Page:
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Home News How “Merry Christmas” Got Started and Why We Still Say It

How “Merry Christmas” Got Started and Why We Still Say It

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How “Merry Christmas” Got Started and Why We Still Say It

(FamilyConservationPAC.com) – Have you ever wondered where the saying “Merry Christmas” originated?

You’ve probably been wishing friends and family a “Merry Christmas” as December 25 draws near. This year, you may have included it in a few Instagram captions and on the front of your holiday cards.

After all, that “merry” component of “Merry Christmas” is pretty distinctive in a nation where greetings like “Happy Easter” and “Happy Birthday” are standard. Although the origin of the “merry” is unknown, there are a few intriguing hypotheses.

Hold on. Who says “Happy Christmas” to each other?

To begin with, it’s noteworthy that “Happy Christmas” hasn’t entirely disappeared—it’s still a standard greeting in England.

This is thought to be the case because “happy” came to be associated with a higher social level than “merry,” which was connected to the rough and tumble behavior of the lower classes.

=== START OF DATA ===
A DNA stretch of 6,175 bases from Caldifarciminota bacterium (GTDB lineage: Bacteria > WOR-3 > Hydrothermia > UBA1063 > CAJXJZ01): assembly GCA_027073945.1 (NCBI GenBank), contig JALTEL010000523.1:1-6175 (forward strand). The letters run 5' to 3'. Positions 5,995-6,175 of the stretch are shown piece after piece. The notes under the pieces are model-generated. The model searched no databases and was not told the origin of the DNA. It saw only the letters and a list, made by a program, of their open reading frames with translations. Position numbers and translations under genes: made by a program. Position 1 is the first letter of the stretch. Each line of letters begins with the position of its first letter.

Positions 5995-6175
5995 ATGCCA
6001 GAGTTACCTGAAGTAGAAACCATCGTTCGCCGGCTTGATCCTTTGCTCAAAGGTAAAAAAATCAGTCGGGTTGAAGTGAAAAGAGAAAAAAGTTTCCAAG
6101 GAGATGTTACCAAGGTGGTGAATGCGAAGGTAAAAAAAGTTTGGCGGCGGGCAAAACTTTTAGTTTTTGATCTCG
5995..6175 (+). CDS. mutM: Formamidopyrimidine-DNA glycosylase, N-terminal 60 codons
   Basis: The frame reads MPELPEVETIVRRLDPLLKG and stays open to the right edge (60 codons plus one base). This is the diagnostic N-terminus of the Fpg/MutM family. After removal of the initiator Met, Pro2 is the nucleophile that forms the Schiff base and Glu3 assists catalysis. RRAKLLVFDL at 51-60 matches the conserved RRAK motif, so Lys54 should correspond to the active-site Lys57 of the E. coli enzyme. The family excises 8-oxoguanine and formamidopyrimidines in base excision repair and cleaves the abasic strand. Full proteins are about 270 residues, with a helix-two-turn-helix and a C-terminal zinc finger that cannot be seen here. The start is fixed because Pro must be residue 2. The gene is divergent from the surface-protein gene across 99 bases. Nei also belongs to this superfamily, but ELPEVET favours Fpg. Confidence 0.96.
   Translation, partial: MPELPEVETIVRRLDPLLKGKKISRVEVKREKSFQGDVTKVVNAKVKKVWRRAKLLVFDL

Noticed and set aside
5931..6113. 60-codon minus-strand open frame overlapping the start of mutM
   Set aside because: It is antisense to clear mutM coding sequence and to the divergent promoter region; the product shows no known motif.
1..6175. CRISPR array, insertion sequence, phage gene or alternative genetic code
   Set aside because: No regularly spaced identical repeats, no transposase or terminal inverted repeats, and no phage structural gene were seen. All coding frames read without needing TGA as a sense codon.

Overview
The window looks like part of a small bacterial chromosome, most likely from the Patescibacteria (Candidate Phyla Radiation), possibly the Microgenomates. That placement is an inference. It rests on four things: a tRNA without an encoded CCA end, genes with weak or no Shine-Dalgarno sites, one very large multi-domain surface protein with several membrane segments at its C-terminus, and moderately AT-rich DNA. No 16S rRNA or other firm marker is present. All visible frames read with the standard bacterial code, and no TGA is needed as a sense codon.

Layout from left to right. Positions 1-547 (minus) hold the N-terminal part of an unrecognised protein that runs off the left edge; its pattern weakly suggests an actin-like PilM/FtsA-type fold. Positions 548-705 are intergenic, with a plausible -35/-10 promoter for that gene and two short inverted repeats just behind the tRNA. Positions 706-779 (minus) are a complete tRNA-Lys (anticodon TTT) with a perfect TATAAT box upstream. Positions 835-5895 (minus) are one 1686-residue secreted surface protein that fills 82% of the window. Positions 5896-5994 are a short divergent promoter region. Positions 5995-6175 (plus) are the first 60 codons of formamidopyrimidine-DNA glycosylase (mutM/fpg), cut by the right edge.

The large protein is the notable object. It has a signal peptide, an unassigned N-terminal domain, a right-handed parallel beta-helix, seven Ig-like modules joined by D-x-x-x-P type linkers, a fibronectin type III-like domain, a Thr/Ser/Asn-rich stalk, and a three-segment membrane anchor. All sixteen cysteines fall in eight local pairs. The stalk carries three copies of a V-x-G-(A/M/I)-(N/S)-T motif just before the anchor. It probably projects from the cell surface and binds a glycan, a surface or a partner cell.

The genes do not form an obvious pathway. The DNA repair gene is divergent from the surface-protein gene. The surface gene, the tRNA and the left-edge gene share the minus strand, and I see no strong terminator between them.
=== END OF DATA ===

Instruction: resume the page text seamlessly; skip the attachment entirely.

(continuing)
Others noticed that the royal family made “Happy Christmas” their go-to greeting. (In actuality, Queen Elizabeth still wishes her people a “Happy Christmas,” as opposed to a joyous one, every year.)

However, the song “Merry Christmas” dates back to at least 1534. That much is evident from a dated letter from bishop John Fisher to Henry VIII’s top minister, Thomas Cromwell.

The well-known expression is also used in the English carol “We Wish You a Merry Christmas,” which dates back to the 1500s.

So, when did “Merry Christmas” replace “Happy Christmas” in American culture?

Historians speculate that it may come down to a basic instruction in grammar. “Merry” is more of a behavior descriptor, something lively and possibly even boisterous, whereas “happy” denotes an inner emotional state.

For instance, contrast the spontaneous act of “merry-making” with the condition of merely “being happy.”

During the 18th and 19th centuries, people gradually stopped using “merry” since both words altered and evolved. It persisted in everyday expressions such as “the more, the merrier,” and in Christmas songs and stories, partly because of Charles Dickens’s influence.

Many of the Christmas customs that exist now were shaped by the Victorian Christmas.

It makes sense that the song “Merry Christmas” now evokes sentimentality. We increasingly associate “merry” with December 25, even on its own.

So now you know how “Merry Christmas” started and why we still say it now.

From our family to yours, Merry Christmas, and may you have a happy new year!

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